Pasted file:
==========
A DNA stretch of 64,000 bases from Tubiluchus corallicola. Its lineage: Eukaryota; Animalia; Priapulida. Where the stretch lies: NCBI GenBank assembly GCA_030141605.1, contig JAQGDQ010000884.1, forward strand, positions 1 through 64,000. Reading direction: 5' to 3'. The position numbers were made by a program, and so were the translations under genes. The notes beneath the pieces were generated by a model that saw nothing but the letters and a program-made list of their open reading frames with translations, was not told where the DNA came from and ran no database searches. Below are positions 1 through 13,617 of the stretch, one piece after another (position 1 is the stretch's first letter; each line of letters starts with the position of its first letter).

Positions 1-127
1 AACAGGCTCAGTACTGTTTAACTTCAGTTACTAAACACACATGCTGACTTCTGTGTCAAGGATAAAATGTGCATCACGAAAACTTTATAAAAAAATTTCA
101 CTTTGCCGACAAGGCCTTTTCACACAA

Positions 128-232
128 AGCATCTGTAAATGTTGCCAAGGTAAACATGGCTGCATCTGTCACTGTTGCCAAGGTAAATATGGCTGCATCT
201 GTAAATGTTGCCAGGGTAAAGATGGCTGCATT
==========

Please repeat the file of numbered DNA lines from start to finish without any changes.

A DNA stretch of 64,000 bases from Tubiluchus corallicola. Its lineage: Eukaryota; Animalia; Priapulida. Where the stretch lies: NCBI GenBank assembly GCA_030141605.1, contig JAQGDQ010000884.1, forward strand, positions 1 through 64,000. Reading direction: 5' to 3'. The position numbers were made by a program, and so were the translations under genes. The notes beneath the pieces were generated by a model that saw nothing but the letters and a program-made list of their open reading frames with translations, was not told where the DNA came from and ran no database searches. Below are positions 1 through 13,617 of the stretch, one piece after another (position 1 is the stretch's first letter; each line of letters starts with the position of its first letter).

Positions 1-127
1 AACAGGCTCAGTACTGTTTAACTTCAGTTACTAAACACACATGCTGACTTCTGTGTCAAGGATAAAATGTGCATCACGAAAACTTTATAAAAAAATTTCA
101 CTTTGCCGACAAGGCCTTTTCACACAA

Positions 128-232
128 AGCATCTGTAAATGTTGCCAAGGTAAACATGGCTGCATCTGTCACTGTTGCCAAGGTAAATATGGCTGCATCT
201 GTAAATGTTGCCAGGGTAAAGATGGCTGCATT